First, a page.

‘They went out’ in order ‘that they might be made manifest, that none of them were of us’. Unsettling for the godly as their behaviour must have been, John detects an element of divine sovereignty over-arching the departure of those who withdrew. Their exit exposed their true character. Mere membership in a local church is no guarantee that one is a true believer! On the other hand this passage affords no excuse for lack of pastoral effort to recover erring believers, cp. Matt. 18. 12, 13.
‘But you have an anointing from the Holy One, and you know all things’, v. 20. John now turns to the resources at the believers’ disposal. They are not dependent on dangerous teachers, because they have an anointing (Gk. chrisma) from the Holy One. Every genuine believer has the indwelling Holy Spirit as Christ’s permanent gift. We are thus instinctively able to sense what is false. The ‘Holy One’, who was Himself anointed with the Spirit, Acts 10. 38, is Christ.5 Just as He was anointed for His public ministry, He gives the Spirit to instruct and equip His people in their service for Him, John 15. 26; 16. 7. As Paul writes to the Corinthians, ‘Now we have received, not the spirit of the world, but the Spirit who is from God, that we might know the things that have been freely given us by God’, 1 Cor. 2. 12, 16.6
‘I have not written to you because you do not know the truth, but because you know it’, v. 21. The Spirit is pre-eminently the Spirit of truth, John 14. 17; 15. 26. He will guide into all the truth – in the context particularly the truth about the person and work of Christ, 16. 13. For John, there can be no room for doubt regarding error on this subject: ‘no lie is of the truth’.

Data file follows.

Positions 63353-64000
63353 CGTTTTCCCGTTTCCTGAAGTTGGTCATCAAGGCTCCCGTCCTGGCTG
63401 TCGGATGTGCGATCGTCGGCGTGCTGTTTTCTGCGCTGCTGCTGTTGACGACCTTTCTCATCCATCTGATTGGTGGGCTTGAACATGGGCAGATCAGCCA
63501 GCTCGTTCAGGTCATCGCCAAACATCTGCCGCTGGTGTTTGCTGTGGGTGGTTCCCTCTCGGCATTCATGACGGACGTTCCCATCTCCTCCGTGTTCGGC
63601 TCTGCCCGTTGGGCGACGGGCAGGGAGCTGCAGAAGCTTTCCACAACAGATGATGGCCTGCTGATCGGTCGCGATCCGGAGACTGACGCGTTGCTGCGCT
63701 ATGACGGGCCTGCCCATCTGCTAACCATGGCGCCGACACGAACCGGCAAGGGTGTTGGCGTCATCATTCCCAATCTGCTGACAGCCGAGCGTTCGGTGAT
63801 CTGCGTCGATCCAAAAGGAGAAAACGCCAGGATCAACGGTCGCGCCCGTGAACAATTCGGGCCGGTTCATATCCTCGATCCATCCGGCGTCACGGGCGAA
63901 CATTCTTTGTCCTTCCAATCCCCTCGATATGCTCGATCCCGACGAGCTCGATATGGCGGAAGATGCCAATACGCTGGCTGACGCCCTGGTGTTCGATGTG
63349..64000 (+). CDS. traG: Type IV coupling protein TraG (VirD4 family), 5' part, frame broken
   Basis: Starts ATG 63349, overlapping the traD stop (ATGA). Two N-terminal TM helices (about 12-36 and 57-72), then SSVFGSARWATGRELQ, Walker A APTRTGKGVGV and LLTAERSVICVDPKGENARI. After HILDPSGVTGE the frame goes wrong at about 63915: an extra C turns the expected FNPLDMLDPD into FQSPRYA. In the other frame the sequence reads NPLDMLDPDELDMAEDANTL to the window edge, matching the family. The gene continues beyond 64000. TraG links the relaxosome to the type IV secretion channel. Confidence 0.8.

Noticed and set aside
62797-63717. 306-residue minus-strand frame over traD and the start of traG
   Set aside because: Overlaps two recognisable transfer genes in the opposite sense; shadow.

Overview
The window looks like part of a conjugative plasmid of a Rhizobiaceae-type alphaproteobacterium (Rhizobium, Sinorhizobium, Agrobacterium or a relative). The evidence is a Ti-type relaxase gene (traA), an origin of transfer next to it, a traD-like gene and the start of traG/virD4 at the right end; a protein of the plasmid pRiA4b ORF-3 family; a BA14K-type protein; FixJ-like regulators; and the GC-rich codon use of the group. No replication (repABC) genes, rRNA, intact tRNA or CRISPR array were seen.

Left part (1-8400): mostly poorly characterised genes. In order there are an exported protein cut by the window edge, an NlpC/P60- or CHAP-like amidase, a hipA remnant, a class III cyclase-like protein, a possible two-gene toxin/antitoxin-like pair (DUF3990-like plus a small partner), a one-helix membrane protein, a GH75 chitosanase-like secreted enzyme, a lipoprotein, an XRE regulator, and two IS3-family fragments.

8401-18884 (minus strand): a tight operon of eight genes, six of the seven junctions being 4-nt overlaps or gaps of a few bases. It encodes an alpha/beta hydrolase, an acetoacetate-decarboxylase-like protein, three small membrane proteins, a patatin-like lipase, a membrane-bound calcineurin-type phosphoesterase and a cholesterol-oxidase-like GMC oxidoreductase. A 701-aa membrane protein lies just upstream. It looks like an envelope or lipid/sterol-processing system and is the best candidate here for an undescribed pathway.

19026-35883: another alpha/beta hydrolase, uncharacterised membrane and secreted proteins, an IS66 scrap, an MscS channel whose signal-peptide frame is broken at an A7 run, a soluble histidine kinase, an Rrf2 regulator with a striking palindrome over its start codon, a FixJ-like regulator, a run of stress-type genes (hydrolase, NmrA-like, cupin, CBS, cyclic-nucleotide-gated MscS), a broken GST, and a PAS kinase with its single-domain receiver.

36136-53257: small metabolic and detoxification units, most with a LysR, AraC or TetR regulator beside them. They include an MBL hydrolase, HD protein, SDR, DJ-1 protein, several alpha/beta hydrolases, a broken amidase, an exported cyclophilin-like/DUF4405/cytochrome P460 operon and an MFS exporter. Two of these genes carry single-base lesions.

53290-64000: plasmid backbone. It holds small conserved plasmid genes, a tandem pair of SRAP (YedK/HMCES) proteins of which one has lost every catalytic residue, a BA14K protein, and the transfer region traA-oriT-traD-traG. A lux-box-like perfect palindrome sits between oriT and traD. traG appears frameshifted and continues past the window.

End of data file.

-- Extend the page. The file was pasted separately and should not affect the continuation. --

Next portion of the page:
‘Who is a (the) liar but he who denies that Jesus is the Christ?’ v. 22. The definite article the liar should be read, ESV. This is the lie par excellence. ‘To deny that Jesus is the Christ is to deny that He is the Son of God, 5. 5, or that He has come in the flesh, 4. 2. This denial is deadly, because only in the Christ, the Son of God, who came in the flesh is eternal life to be had’, 5. 11, Bruce. Most errors, ancient and modern, relative to the Person of Christ can be traced back to a denial of the incarnation – that inscrutable union of deity and genuine, yet holy, humanity.
‘He is (the) antichrist who denies the Father and the Son’.7 Again (as ESV) the definite article should be read; John is identifying a specific opponent of the gospel; the fundamentals are being attacked. Such an individual is a forerunner of the ultimate end-time enemy of God and Christ.
‘Whoever denies the Son does not have the Father either; he who acknowledges (confesses ESV) the Son has the Father also’, v. 23. The false teachers probably did not set out to denigrate the Father, but this is the implication of their teaching about Christ. The knowledge of the Father cannot be divorced from the knowledge of the Son, John 5. 23; 8. 19; 14. 7, for ‘the only begotten Son, who is in the bosom of the Father, He has declared Him’, John 1. 18. To ‘have the Father’ is not simply to hold God’s fatherhood as a doctrine, rather it means to have Him as one’s own Father. To deny the Son is to forfeit the possibility of membership in God’s family.